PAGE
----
Am I Rising?

sunrise

When life has been challenging, sometimes I just want to go to bed and get out of the game. I want to pretend that my choices don’t matter to anyone else.

But those kinds of choices always matter. Especially if we’re a parent. Or a spouse. Or an employer. Or a friend.

“We do not have the luxury of despair. If we rise, they will rise with us.”  Cheryl Strayed

We can read all we want about rising strong, but rising obviously doesn’t happen when we are standing tall.  It happens when we are down. When we are confused. When we are in pain. When we are struggling. It’s harder to recite the platitudes from that position. And even harder to live them.

But we always have a choice in how we orient our attitudes. Sometimes rising means looking someone in the eye and saying, “I don’t know how all this will work out. I can’t see it right now. But I am holding on to the hope that I will move forward.”

The most important lesson we can teach our children, or anyone touched by our lives, is that no one day is the end of the story. I watch those reality TV shows where a mom or dad says they are competing for their children to be proud of them and to know that they can achieve anything if they will just believe and work hard.

And that is great. But I think a more important lesson is that what I am doing now is part of a bigger picture. It’s not about whether I win or lose. It’s about whether I can trust the process of life. A loss might feel bad right now, but I will learn something. It may take a little time to recover because I gave it all I had. But it is not the end of the story.

Resurrection only happens after an event that looks a lot like defeat. It might take a “few days” before that can happen, and we need to get whatever help we need to process our loss, failure, or pain. But we really don’t have the luxury of despair. Our lives are beautifully interwoven with others. And our choices matter more than we might want at that time.

Wholehearted living is about taking responsibility for our lives and being vulnerable and taking risks and making decisions that may not please everyone. But is also about knowing we live in community and wanting to be generous with our lives. I want those who depend on my life to gain strength from it.

My greatest privilege as a wife, mother, friend and mentor is to model a life of rising.  Is it always easy? No. And I don’t always like it. But I don’t have the luxury of choosing anything else. When I fall, my response is incredibly important. Incredibly important people are watching. If I rise, they will rise with me.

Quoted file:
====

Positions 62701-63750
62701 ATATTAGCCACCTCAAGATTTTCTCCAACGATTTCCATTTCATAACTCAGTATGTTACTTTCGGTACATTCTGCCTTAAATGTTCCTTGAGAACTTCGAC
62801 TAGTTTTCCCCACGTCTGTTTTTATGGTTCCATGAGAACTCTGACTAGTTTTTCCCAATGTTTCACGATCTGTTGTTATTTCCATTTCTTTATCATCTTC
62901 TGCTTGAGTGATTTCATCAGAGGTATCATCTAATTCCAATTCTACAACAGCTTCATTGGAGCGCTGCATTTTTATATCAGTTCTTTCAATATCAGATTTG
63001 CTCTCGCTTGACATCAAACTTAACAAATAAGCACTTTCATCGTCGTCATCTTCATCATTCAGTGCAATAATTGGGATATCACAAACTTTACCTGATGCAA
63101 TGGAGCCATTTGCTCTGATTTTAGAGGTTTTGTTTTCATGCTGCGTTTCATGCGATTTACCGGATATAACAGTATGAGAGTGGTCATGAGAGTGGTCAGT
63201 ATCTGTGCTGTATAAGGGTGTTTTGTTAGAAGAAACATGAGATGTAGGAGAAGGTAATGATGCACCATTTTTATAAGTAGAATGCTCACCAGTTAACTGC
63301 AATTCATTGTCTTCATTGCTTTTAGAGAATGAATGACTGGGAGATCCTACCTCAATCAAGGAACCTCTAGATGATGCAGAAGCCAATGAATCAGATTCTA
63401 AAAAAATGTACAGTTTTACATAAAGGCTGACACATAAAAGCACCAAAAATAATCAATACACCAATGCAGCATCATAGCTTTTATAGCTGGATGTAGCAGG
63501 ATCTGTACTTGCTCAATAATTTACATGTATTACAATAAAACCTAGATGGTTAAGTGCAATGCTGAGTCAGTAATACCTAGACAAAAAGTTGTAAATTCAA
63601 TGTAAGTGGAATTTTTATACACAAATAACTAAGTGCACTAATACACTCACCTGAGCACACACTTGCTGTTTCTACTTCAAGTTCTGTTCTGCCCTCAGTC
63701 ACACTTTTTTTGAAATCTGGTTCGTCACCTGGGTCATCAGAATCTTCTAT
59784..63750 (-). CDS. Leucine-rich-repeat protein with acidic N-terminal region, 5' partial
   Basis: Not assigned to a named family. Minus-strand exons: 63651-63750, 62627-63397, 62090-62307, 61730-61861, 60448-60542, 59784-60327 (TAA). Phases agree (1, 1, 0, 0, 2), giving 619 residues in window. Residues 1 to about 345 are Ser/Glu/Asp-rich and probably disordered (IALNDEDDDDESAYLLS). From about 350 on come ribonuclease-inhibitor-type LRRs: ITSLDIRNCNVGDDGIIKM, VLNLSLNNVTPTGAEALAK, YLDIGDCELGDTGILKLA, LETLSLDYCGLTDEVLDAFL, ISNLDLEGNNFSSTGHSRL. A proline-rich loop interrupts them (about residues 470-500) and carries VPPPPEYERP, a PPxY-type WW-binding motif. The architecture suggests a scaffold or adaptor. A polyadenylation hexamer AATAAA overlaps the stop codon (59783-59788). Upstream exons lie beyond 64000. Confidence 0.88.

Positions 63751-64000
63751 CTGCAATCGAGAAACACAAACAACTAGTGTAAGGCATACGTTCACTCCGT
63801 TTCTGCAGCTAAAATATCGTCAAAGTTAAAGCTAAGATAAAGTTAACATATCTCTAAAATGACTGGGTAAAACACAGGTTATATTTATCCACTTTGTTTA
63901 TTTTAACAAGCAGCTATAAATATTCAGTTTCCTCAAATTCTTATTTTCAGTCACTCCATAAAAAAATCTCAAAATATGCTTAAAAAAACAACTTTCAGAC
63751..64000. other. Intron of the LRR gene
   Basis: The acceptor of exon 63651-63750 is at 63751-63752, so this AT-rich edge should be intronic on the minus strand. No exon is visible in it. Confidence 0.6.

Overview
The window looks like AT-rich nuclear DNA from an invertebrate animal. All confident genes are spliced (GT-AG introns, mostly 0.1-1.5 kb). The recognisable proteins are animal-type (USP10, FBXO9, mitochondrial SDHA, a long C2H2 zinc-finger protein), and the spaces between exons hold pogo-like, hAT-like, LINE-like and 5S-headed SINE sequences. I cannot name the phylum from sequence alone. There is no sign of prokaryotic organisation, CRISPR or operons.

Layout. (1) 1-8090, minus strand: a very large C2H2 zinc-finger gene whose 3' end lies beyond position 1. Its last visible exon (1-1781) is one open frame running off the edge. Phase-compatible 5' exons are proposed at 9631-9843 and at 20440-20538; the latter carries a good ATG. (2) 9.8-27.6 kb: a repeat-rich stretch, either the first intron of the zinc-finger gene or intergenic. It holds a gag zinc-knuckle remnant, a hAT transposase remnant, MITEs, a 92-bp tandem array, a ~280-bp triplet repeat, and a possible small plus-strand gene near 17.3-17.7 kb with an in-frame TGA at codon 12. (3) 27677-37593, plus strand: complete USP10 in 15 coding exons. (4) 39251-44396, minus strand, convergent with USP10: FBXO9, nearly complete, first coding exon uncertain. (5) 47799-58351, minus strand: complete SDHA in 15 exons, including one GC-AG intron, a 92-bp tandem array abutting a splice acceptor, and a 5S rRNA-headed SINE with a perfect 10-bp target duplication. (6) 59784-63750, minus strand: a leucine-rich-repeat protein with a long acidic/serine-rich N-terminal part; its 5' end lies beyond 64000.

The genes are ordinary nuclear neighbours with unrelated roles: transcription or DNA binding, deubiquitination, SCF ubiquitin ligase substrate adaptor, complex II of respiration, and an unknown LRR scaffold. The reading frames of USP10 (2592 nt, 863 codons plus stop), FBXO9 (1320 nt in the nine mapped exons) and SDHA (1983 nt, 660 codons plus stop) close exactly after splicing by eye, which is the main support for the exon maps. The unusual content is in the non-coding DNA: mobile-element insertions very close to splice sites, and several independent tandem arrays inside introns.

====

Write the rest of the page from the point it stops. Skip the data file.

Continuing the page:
Who Moved My Boundaries?

iron fence 1If we want to know if fear is operating in our lives, we can ask this question: Has any person caused me to adjust my boundary lines without my agreement?

In her book, Daring Greatly, Brene Brown talks about the importance of setting boundaries.

“The most compassionate people that I’ve ever interviewed… happened to be the most boundaried. They had very, very clear boundaries about what they were willing to do, what they were not willing to do, what they were willing to take on, and what they were not willing to take on.”

Years ago, I was struggling with someone I had been very close to. Originally, it was based on mutuality and friendship. But over the years, I slowly lost control of how that relationship operated. By default, my boundary lines kept being moved until I had none. I was afraid to say no to anything. Disapproval was always the result of a “no,” and disapproval came with consequences.

The problem with these types of relationships is that they begin just like any other relationship, but over the course of time, one gradually gains power over the other. One degree at a time, so we really don’t notice what’s happening.

I wish I had known about boundaries back then. Maybe this next line would have grabbed me by the throat and made me come face to face with my role in that relationship:

“I need to have really clear boundaries.  I need to set my boundaries, and not get involved to the degree where I lose control over how I feel about myself and what’s going on in that relationship. I think it is… much easier to be compassionate when we feel respected, and almost impossible to feel compassionate, and feel empathic for people when we feel like we’re being taken advantage of.”

A lot happened which caused this relationship to eventually end. I have done a lot of soul searching to understand the role of boundaries in my life, and the part I played in allowing the boundaries to be continually shifted. And fear was at the root of most of it. Fear of disapproval, fear of rejection, fear of change. When it all ended, and I had a chance to step back as observer, I was shocked at how easily I gave my boundaries away.

If someone had asked me if this person ever caused me to move a boundary, maybe I would have said, “Oh hell yes. What have I been thinking?” But I don’t know. Maybe fear was still too prominent. There would have been significant consequences for bringing boundaries to the table.

But even in the face of big consequences, fear is never the answer. If our boundaries are being moved, we are the only ones who can stop the pushback.  If we want to live with compassion toward others, we have to have compassion with ourselves. If we feel taken advantage of, if we feel we are having the life sucked out of us…we have nothing left to give.

Sometimes all we need is one life lesson to teach us about our never-agains. Our boundaries are about making sure we have life to give to those who need it. If we want compassion, love and kindness to be our life message, we must begin with ourselves. Boundaries are mandatory.

Something Good